Somebody once said to me, in the context of a writing tip,
“Everything is like something else. What is this like?”
(I was complaining about my limited life experience inhibiting my overall writing range, and the person proposed that, since everything was like something else, I could broaden my writing range by analogizing something I had never personally experienced with something that I had, thus opening me up to the possibility of my writing about virtually anything.
That was either interesting or boring depending on whether you were interested or bored. It is possible, however, that at some future date, you will consider this some of the sagest writing advice that you have ever received.)
What I experienced a couple of nights ago reminded me of this:
In 1981, Dr. M and I traveled to Kenya for a photographic safari. I recall one morning, sitting at breakfast in one of the game parks – I believe it was Amboseli – when the word went around that, somewhere on the grasslands, a lion was devouring a gazelle.
The safariists immediately leapt into action, abandoning their calorie-rich sticky buns and full-bodied Kenyan coffee, grabbing their cameras, and jumping into their assigned minivans, speeding off to the discovered grazing site in hopes of arriving there before the lion polished off the gazelle and returned to their greatly favored activity of sleeping motionlessly in the sun.
The excitement was understandable. What makes a more envy-inducing picture to torment the folks at home with – the King of the Jungle, their chins dripping with blood gnawing on gazelle innards with their razor-sharp teeth? Or an unconscious lion stretched out full length on the ground with their eyes closed?
It’s “No Contest”, right? So you drive like the wind to arrive there before “Nap Time.”
Once you get there, what you encounter is a single lion, surrounded by a rapidly growing congregation of minivans, their occupants, standing in the hinged opening below the vehicle’s raised roof, clicking away, as the lion voraciously devours their not-fast-enough prey, demonstrating a carniverosity The Lion King sanitarily labeled, “The Circle of Life.”
What was it a couple of nights ago that analogistically reminded me of that?
Two days ago, October 15, was the Magnificent Mr. Milo-Boy’s second birthday. As you might recall, I posted a commemorative picture on my blog (the picture e-mailed to me by Mommie Rachel), an accomplishment – the transferring of a photograph from my e-mail to my blog – I had successfully pulled off for the first time ever, without any idea of how I did it. (And no more than an even chance of repeating the maneuver in the future.)
That evening, along with other family members, I was invited over for dinner and birthday cake, along with the traditional “Happy Birthday” song sing-along.
Presents were opened and ecstatically appreciated. Milo literally jumped up and down as the substantial stack of gifts were being unwrapped, seemingly appreciating the mere idea of presents, especially if they were for him, as he apparently understood that they were.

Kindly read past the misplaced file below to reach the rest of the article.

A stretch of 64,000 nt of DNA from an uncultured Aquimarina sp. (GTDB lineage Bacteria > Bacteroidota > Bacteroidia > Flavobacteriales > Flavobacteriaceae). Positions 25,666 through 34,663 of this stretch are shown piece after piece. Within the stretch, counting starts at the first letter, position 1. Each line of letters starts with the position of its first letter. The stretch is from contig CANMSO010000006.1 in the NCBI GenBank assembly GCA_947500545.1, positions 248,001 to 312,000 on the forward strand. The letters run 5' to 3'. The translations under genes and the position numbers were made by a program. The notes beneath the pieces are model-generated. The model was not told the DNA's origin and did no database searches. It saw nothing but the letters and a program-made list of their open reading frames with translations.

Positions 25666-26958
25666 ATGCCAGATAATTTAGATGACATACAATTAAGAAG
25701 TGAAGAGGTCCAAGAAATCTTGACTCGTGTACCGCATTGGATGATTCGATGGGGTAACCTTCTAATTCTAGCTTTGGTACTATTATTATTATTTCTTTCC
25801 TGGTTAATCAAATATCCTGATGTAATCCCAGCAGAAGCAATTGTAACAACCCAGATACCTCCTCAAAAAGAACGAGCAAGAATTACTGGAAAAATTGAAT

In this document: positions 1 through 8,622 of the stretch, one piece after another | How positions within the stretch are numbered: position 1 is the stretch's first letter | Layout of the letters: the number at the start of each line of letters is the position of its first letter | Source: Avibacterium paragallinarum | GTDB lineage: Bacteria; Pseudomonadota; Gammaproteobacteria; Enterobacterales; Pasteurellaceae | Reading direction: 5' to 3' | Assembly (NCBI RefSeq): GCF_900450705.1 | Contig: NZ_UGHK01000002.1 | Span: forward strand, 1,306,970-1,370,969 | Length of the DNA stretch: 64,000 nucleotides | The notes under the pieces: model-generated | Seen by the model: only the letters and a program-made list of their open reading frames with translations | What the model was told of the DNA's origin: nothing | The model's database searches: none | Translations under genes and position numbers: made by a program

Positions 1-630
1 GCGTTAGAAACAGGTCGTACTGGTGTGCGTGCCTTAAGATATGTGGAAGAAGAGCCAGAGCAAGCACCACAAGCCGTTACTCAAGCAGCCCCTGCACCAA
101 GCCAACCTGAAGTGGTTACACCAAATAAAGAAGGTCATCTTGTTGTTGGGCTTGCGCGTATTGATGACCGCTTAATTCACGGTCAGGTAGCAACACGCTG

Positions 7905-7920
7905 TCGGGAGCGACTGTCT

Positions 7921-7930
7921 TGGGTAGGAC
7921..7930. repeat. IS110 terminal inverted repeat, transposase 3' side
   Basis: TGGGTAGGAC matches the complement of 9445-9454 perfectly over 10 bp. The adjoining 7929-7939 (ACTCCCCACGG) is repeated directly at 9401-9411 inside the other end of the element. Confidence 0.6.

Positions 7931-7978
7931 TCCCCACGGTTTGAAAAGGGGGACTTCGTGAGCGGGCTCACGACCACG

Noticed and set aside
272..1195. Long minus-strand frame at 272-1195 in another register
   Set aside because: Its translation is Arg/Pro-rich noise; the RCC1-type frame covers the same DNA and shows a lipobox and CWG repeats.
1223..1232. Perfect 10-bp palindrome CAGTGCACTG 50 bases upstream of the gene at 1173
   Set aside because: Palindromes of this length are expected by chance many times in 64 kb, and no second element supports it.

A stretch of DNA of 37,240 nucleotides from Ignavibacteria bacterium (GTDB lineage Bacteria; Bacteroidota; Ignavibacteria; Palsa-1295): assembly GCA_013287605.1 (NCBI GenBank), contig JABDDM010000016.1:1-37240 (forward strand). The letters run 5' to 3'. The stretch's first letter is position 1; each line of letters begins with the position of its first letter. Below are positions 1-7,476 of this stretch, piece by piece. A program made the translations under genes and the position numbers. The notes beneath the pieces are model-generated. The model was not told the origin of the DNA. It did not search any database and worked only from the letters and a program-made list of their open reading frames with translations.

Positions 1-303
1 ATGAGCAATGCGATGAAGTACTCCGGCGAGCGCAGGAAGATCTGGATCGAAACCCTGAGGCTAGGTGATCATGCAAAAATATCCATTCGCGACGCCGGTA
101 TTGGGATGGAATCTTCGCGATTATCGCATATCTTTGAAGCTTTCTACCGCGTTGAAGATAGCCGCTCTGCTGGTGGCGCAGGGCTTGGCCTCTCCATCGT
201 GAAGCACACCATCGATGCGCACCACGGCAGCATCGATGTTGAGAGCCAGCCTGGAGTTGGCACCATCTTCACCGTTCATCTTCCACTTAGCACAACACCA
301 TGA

(That’s another thing about little kids. Similar to my ability to understand more Yiddish than I can speak, pre-verbal children seem to comprehend considerably more concepts than they can articulate. Leading me to wonder how much they actually know. Do you think they know everything?
“I understand the ‘Theory of Relativity.’ Unfortunately, I can only articulate eleven words and sadly none of them are pertinent to that concept.”)
It is now time for the birthday cake, Mommie Rachel producing an appropriately inscribed, icing-generous confection, its center penetrated by a large waxed “2” with a protruding wick on the top.
The candle is lit, and we are about to sing – the “we” being, Milo’s father and mother, representative grandparents (comprised of three groupings, Mommie Rachel being the daughter of divorce) and a wonderful aunt named Anna.
The thing is, after a collectively sung “Happy” and the first syllable of “birthday”, Milo, prematurely, from a traditional standpoint, blew out the candle.
A gust from Milo. And the orange flame flickers helplessly into oblivion.
The candle was subsequently relit, and we started again.
Milo blew out the candle before the first
Patiently, Mommie Rachel explained to Milo that he needed to wait until we finished the entire song before he blew out the candle. Unfortunately, on this occasion, the toddler’s comprehension impeccably duplicated his verbal skills.
And he blew it out the third time as well.
The analogy with the Kenyan lion feasting?
There were six camera-phones encircling the “Birthday Boy” (as the safariists had encircled the lion), recording this hilarious episode of premature candle-blowing for posterity. (The single exception was myself, who owns not a camera-phone but archaic flip-phone, with a contractual “Shouting Distance” range. Any call further than a shouting voice can reach triggers an immediate “Roaming Charge.”)
It seemed an ironic juxtaposition, his family earnestly instructing Baby Milo not to do something while immortalizing his antics on their camera-phones when he continued repeatedly to do it.
Finally, on the fourth try, baby Milo acceded, blowing out the candle after we had completed the song. (Though I am less than certain he comprehended the distinction.)
No matter. The “Milestone Moment” had been memorialized for the Ages. On half-a-dozen different devices. As I mentioned, I was the glaring exception to the familial “Photo Shoot.”
Immortalizing the occasion instead